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Free speech has been challenged at a number of British universities over the last few months

Free speech has been challenged at a number of British universities over the last few months

The suppression of free speech in universities was the subject of a debate in the Lords this week following a question tabled by Baroness Deech.

A spate of recent disruptions at Goldsmiths, Kings College and Canterbury has put into question the notion of free speech in universities. Baroness Deech asked the government what measures were being taken to “ensure freedom of lawful speech at universities.” She pressed the Minister to speak with vice-chancellors to ensure free speech would be upheld.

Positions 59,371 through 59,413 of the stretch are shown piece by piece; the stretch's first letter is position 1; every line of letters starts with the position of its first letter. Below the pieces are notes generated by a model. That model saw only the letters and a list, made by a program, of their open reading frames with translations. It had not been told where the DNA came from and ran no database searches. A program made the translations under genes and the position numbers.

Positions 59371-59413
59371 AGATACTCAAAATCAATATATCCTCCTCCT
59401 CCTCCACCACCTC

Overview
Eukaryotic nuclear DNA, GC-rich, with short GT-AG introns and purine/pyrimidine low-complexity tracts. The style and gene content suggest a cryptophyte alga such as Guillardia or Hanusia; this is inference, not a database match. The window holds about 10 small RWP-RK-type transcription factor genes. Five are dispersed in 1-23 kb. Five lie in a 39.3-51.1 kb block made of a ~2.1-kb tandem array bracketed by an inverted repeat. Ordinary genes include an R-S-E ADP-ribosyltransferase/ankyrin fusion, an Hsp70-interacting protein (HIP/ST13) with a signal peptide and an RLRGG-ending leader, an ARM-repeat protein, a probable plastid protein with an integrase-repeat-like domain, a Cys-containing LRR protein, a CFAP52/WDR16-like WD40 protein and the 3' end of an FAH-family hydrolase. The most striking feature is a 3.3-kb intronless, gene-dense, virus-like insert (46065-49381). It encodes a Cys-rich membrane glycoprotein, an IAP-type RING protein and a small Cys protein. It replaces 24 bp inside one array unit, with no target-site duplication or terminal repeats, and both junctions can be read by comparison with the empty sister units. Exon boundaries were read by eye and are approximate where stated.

Last year a video emerged of a Muslim reformer being heckled and aggressively interrupted by Muslim students at Goldsmiths. Earlier this year police were called to Kings College following reports of violent protest against a speech being given by Israel’s ex secret service chief. The meeting organised by the Israel society was brought to a halt by violent pro Palestine protesters.

The Minister agreed with Baroness Deech and said Universities have a clear legal duty to ensure legal views can be heard, challenged and debated.

Lord Singh of Wimbledon, the Director of the Network of Sikh Organisations said, “My Lords, debate should always be conducted in courteous terms but does the Minister agree that words such as “antisemitism” and “Islamophobia” and those relating to any other type of religious phobia should not be used as shields to stifle legitimate debate?”